Last year's BP oil spill was one of the worst in history, spewing 200m gallons of crude oil into the Gulf of Mexico in the three months before the wellhead was successfully capped. The devastating environmental impact has been well documented (80 square miles around the site are still uninhabitable to marine life), but it's the immediate human cost of the explosion that began it all, destroying the Deepwater Horizon rig, that's to be the subject of a film by Summit Entertainment.
The projected movie is based on an excoriating New York Times article by David Barstow, David Rohde and Stephanie Saul, which exposed a catalogue of over-complicated systems and human error that led to the destruction of the rig, when it should seemingly have been able to weather the blowout of the well beneath. Eleven men died in the tragedy, with seventeen more injured.
"This film will portray the great heroism that took place last year on the Deepwater Horizon rig," says Summit's president Eric Feig. "The piece in the New York Times evoked the raw emotion these brave men experienced and endured throughout the tragedy that took place in April last year, and we hope to evoke the same emotions for our audience."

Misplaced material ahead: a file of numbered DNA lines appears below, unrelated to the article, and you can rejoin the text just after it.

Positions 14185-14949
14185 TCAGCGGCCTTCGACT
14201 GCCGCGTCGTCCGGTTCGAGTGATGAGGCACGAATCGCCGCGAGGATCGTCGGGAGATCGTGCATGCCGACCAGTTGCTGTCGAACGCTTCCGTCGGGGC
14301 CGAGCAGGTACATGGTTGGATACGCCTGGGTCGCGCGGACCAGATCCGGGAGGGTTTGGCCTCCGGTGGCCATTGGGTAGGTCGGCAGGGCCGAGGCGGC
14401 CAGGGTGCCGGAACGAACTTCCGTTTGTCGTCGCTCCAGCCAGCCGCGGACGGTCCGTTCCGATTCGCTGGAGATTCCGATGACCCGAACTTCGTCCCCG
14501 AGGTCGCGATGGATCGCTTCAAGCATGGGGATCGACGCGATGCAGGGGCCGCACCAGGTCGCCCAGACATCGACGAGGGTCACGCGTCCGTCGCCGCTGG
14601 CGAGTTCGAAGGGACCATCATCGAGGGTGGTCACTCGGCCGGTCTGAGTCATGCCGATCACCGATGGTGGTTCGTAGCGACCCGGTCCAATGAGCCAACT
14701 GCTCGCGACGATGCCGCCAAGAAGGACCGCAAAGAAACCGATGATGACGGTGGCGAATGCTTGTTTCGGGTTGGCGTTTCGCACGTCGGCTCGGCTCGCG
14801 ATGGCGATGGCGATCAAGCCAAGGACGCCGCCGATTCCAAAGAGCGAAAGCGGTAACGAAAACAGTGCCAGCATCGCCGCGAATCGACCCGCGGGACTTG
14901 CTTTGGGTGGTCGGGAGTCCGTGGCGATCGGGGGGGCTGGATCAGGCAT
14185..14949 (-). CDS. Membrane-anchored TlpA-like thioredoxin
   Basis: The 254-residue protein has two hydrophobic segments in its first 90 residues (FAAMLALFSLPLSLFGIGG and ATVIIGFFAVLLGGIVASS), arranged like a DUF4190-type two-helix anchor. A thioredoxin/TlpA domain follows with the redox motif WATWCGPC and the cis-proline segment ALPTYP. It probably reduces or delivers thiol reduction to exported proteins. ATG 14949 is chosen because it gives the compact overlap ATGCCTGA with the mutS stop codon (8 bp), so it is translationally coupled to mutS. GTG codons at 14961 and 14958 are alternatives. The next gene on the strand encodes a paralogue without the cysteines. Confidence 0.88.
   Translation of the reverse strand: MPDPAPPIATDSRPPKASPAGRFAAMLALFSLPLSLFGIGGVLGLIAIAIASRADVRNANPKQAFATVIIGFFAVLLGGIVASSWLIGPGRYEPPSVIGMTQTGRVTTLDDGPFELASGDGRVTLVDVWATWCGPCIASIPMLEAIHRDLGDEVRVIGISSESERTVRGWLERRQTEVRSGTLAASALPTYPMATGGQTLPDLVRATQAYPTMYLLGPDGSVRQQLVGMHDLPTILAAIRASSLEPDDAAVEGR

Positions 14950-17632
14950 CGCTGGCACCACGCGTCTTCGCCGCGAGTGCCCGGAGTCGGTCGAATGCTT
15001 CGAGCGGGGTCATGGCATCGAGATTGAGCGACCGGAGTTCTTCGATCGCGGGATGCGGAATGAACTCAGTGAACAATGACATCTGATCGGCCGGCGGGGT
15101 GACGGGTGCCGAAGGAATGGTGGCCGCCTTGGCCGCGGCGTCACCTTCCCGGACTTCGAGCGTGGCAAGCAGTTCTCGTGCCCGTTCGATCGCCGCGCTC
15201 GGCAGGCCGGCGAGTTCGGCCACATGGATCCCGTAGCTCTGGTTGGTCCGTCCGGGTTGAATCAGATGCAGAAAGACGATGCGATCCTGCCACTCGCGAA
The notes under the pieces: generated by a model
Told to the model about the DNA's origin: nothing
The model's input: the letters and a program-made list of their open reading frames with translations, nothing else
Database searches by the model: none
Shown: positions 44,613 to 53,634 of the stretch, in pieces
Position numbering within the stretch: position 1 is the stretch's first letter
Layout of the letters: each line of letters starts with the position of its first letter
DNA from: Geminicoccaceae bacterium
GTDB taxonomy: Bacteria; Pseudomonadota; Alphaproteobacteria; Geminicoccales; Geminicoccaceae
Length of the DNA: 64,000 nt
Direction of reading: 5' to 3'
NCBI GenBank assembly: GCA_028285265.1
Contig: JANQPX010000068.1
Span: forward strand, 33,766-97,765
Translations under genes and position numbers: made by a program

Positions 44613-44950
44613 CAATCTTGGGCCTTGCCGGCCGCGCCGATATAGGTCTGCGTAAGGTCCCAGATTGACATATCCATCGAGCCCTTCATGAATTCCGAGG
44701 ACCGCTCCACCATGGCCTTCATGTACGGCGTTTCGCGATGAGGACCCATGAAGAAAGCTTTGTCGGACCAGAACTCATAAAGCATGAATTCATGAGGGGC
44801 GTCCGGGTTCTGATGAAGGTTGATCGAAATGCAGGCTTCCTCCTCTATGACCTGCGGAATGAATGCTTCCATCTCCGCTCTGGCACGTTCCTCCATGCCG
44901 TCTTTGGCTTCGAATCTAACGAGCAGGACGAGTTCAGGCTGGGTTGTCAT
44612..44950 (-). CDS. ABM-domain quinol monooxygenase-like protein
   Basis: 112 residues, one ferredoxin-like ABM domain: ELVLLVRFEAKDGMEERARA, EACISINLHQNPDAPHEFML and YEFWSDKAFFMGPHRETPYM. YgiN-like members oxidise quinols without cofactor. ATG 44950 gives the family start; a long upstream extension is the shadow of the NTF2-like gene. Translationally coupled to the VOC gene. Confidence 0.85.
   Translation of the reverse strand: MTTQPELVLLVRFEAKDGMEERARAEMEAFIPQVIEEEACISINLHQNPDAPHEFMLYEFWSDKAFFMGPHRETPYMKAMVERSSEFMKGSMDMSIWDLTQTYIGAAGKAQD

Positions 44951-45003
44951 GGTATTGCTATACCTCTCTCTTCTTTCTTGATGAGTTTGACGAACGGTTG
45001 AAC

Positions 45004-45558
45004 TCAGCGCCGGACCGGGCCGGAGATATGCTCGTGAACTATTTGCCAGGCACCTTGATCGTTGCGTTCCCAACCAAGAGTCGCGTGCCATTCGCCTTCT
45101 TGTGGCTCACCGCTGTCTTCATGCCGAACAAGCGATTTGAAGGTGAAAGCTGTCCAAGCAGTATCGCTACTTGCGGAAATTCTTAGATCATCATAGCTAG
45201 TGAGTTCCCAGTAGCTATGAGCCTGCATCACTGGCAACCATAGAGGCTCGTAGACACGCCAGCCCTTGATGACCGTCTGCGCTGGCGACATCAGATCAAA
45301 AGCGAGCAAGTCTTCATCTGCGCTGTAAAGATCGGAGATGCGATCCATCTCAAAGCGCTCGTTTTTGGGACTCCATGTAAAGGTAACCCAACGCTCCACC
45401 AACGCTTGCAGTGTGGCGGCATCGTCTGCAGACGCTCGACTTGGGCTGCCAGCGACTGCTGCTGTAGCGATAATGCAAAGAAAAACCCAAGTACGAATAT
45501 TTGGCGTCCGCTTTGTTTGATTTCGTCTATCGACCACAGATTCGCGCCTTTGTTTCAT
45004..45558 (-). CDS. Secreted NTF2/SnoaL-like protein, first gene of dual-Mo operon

Ricky Strauss, president of co-rights-holders Participant Media, calls it "a suspenseful and inspiring real-life account of everyday people whose values are tested in the face of an impending environmental disaster."
Summit are negotiating with Lorenzo Di Bonaventura to produce* under his Di Bonaventura Pictures banner (Transformers, Salt), and the screenplay is in the hands of Matthew Sand, who wrote Ninja Assassin...
Regardless of quality, films based on very recent tragedies (cf. United 93, World Trade Centre) always make our In Questionable Taste radar ping. But if Deepwater Horizon hits any production problems, maybe Kevin Costner can unexpectedly pop up to save the day.
*Insert "Lorenzo's Oil" joke here.